Who Can Be Held Liable for a Truck Accident?
Trucking accidents can be complex, with many potentially responsible parties involved in a suit. Having an exceptionally skilled truck accident lawyer by your side can help you to navigate the legal process. An experienced lawyer will collect evidence and identify all parties involved in the accident who can be held liable, something that is frequently trickier than it initially seems.
What Parties are Most Commonly Involved in Trucking Accident Cases?
Because of the unique complexities of the trucking industry, several parties may be responsible for your wreck, including:
The Truck’s Driver
If the driver operated the vehicle negligently (i.e., speeding, reckless/drunk/distracted driving, falling asleep behind the wheel), they could be liable for the accident. However, in drowsy driving cases, many companies often pressure workers to get in as many driving miles as possible so that the cargo makes it to the destination on time, in which case the company may also be liable.
The Truck’s Owner
Typically, either a trucking company, driver, or truck owner will be responsible for the maintenance and repairs of their truck, so if these are not performed as mandated, they may be eligible for suit.
The Company of the Truck
The truck company may bear responsibility for your accident if they are found to have hired underqualified or poorly trained drivers, not to have provided adequate rest times for their drivers, to have neglected vehicle maintenance, or to have violated industry standards and regulations.
The Crews Who Loaded the Cargo onto the Truck
Loading crews can be held liable if the cargo causes the wreck or leads to injury.
The Truck Manufacturer
If a specific part leads to a mechanical failure, it’s possible to hold the manufacturing company responsible, especially if the part is defective.
Anyone Who Performed Repairs on the Truck
In addition to those who perform the actual repairs on the truck itself, anyone responsible for maintaining the vehicle can be held liable (including leasing companies or anyone with a contractual obligation to provide vehicle repairs).
Road Maintenance Companies
If poor road conditions, such as potholes or poorly designed curves, were to blame for the accident, it’s possible to hold road maintenance companies liable.
Most truck drivers are either independent contractors or drivers a trucking company employs. Typically, when a truck driver is found negligently operating their vehicle, the employer is responsible for paying damages under a legal theory commonly referred to as “respondeat superior,” which essentially means that employers are responsible for the employee’s negligent acts during working hours since the employer is receiving financial benefits from their labor.
However, independent contractors are not technically employees of the company to which they’re lending their services, and oftentimes their employer cannot be held liable for their actions. But trucking companies can still be responsible if they are found to have negligently hired a driver with a poor driving history or someone found previously unfit to drive.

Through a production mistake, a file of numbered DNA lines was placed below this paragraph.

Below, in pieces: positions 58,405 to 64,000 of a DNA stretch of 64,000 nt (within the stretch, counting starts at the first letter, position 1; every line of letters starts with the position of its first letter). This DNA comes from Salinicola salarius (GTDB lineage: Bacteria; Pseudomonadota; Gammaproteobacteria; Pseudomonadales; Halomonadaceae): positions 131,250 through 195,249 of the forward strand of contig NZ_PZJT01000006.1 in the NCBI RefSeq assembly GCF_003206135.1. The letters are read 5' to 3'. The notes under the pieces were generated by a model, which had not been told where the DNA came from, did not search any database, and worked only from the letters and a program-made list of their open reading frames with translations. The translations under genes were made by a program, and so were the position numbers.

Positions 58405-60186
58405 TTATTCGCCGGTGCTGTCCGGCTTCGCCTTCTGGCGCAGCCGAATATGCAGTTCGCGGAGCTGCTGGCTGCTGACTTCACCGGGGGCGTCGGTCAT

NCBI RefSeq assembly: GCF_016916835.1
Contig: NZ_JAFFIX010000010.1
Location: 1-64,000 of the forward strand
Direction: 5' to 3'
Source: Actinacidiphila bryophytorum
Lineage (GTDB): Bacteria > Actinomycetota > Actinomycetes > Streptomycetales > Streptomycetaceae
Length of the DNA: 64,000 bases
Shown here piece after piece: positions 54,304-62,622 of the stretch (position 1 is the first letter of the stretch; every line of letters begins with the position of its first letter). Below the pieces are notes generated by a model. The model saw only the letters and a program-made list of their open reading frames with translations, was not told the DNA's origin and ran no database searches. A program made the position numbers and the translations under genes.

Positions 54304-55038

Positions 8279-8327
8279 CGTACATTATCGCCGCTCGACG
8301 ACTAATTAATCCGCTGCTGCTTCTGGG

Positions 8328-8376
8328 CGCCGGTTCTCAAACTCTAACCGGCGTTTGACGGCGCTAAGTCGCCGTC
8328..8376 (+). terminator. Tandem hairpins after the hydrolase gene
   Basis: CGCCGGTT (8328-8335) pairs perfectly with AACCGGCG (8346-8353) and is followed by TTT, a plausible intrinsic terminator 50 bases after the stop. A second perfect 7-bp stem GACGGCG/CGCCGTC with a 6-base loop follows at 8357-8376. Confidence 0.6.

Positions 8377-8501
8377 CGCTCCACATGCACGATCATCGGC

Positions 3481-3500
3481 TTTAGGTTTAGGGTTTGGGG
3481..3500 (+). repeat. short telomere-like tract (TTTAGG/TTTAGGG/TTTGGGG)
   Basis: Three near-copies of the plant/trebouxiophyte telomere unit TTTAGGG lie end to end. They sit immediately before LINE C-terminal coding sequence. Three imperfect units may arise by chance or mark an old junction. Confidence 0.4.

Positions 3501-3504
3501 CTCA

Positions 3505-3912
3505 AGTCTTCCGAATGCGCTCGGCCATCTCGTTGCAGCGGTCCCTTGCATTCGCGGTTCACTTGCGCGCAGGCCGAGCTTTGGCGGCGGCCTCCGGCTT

What Happens if Multiple Parties are Responsible for Your Truck Accident?
Often in truck accidents, there are many moving parts to blame for the incident, for instance, an improperly loaded cargo that causes a driver to lose control. In such a case, both the loading company and the driver would be to blame for inadequately inspecting the cargo load before driving the vehicle.
When multiple parties cause a truck accident, the judge or jury will assign a percentage of blame to each of the defendants. So, in the above example, the cargo company may be found to bear the brunt of the responsibility, thus being assigned 50% at fault, while the truck driver is found to only be 40% at fault, with an additional third party being found to be 10% at fault. Each defendant would pay a proportional amount of the final settlement to the plaintiff— so if the final settlement amount were $100,000, then the cargo company would pay $50,000 while the driver would pay $40,000, and the third party would pay $10,000.
However, if a defendant is found to be more than 50% at fault for an accident, the plaintiff can pursue their full losses from them. In this case, the defendant would be responsible for recovering the losses from any other parties on their own accord.
Can You Still Sue if You Were Partially at Fault for Your Truck Accident?
The simple answer is yes; you can still sue if you were less than 50% responsible for your truck accident. In South Carolina, the comparative negligence rule states that an injured party can seek compensation as long as their fault does not exceed the defendant’s.
Additionally, if you are partially to blame for your accident, your compensation may be reduced according to your percentage of fault. So if you were 35% responsible for your accident and accumulated $100,000 in losses, you would only be entitled to 65% of them, or $65,000.
Truck accidents can be exceptionally complex and require extensive evidence to prove your case, including service logs, black boxes, camera footage, dispatch logs, drug/alcohol screening, employment records, inspection reports, eyewitness testimony, police reports, and more.
Truck companies also have insurance companies prepared to defend their drivers at all costs, so it’s vital to have an experienced truck accident attorney who knows how to negotiate and circumvent any legal tactics they may throw your way. Working with a lawyer will help sort out which parties need to be held accountable and determine how best to minimize your liability so that you receive the maximum compensation you deserve for your hardships.